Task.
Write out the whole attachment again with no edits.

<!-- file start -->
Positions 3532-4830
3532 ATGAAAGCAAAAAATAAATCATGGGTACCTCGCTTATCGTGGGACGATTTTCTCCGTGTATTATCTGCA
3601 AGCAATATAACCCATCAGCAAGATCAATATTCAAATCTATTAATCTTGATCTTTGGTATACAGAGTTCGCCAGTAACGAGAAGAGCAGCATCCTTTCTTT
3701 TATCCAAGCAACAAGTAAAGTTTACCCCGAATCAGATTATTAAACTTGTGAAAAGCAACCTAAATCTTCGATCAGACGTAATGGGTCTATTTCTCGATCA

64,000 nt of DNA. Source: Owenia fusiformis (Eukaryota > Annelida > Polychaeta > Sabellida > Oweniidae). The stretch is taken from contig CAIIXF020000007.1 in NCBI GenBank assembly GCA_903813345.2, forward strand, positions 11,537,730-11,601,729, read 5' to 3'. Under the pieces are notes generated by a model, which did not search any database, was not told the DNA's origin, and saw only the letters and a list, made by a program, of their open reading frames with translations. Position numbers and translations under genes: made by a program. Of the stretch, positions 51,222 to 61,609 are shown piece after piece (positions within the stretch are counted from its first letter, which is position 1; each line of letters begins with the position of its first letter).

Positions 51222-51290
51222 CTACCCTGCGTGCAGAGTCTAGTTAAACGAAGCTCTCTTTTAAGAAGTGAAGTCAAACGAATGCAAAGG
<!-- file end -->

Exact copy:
Positions 3532-4830
3532 ATGAAAGCAAAAAATAAATCATGGGTACCTCGCTTATCGTGGGACGATTTTCTCCGTGTATTATCTGCA
3601 AGCAATATAACCCATCAGCAAGATCAATATTCAAATCTATTAATCTTGATCTTTGGTATACAGAGTTCGCCAGTAACGAGAAGAGCAGCATCCTTTCTTT
3701 TATCCAAGCAACAAGTAAAGTTTACCCCGAATCAGATTATTAAACTTGTGAAAAGCAACCTAAATCTTCGATCAGACGTAATGGGTCTATTTCTCGATCA

64,000 nt of DNA. Source: Owenia fusiformis (Eukaryota > Annelida > Polychaeta > Sabellida > Oweniidae). The stretch is taken from contig CAIIXF020000007.1 in NCBI GenBank assembly GCA_903813345.2, forward strand, positions 11,537,730-11,601,729, read 5' to 3'. Under the pieces are notes generated by a model, which did not search any database, was not told the DNA's origin, and saw only the letters and a list, made by a program, of their open reading frames with translations. Position numbers and translations under genes: made by a program. Of the stretch, positions 51,222 to 61,609 are shown piece after piece (positions within the stretch are counted from its first letter, which is position 1; each line of letters begins with the position of its first letter).

Positions 51222-51290
51222 CTACCCTGCGTGCAGAGTCTAGTTAAACGAAGCTCTCTTTTAAGAAGTGAAGTCAAACGAATGCAAAGG